Domestic Politics as an Explanation for Voluntary Union

The Missing Case of the United Arab Republic


  • Joshua A. Schwartz



Arab nationalism, Nasser, political integration, realism, United Arab Republic, voluntary union


What are the causes of voluntary union in world politics? In other words, why would two states decide to freely surrender their individual autonomy and merge into one state? In a sweeping new study that emanates from the realist tradition, Joseph Parent claims to have examined all the relevant historical cases and found that the unmistakable cause of voluntary union between two states is “optimally intense, indefinite, and symmetrically shared” external security threats. However, this paper will demonstrate that Parent has mistakenly omitted valid historical cases of voluntary unions from his sample and, in the process, biased his findings. By examining one of these wrongly excluded cases in-depth, that of the United Arab Republic between Egypt and Syria, this paper will demonstrate that internal security threats and personal political incentives can also be causes of voluntary union.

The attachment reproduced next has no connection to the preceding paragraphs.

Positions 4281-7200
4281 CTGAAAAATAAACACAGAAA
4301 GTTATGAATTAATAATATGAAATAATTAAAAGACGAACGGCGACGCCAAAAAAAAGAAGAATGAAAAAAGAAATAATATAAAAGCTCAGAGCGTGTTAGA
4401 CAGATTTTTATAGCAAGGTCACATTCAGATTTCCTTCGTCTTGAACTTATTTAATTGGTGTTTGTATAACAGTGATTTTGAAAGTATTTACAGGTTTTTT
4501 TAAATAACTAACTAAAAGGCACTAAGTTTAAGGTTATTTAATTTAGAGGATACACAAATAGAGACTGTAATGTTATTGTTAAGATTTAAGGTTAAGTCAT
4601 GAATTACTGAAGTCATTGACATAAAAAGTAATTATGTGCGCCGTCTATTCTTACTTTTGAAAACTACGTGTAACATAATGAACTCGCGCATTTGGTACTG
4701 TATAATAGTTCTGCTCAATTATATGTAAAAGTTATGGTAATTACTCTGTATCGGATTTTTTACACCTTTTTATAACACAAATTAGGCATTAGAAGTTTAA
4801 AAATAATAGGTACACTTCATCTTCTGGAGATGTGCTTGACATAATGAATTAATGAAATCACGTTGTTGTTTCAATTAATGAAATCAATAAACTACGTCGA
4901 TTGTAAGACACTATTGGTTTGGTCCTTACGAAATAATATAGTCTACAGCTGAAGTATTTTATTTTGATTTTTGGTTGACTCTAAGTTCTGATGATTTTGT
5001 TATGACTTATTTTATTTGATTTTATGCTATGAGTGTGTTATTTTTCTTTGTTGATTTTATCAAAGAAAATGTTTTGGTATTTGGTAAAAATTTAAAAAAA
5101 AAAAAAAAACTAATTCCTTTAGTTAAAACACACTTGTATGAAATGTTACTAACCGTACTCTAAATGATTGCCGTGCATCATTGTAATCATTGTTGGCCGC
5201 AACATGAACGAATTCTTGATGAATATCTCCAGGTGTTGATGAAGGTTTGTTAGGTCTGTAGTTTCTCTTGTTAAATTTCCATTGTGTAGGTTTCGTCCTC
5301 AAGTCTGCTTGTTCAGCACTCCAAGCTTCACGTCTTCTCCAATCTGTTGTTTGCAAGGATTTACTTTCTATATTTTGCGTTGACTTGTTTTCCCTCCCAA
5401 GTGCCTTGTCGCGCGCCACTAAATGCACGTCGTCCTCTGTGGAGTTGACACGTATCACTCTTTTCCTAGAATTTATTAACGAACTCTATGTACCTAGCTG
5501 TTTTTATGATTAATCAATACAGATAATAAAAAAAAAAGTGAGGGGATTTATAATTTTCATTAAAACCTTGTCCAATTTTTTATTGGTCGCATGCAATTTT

Author Biography

Joshua A. Schwartz

Joshua Schwartz received his Bachelor’s degree in Economics and Political Science from The George Washington University in 2012. During that time, he interned with the United States Department of State and the United States Senate. He is currently a doctoral student at the University of Pennsylvania, and his research interests include international relations theory, drones, nuclear weapons, and terrorism. His work has been published in the Washington Post, the Bulletin of the Atomic Scientists, and the Cornell International Affairs Review.




How to Cite

Schwartz, J. A. (2019). Domestic Politics as an Explanation for Voluntary Union: The Missing Case of the United Arab Republic. Politikon: The IAPSS Journal of Political Science, 40, 61–75.



Research articles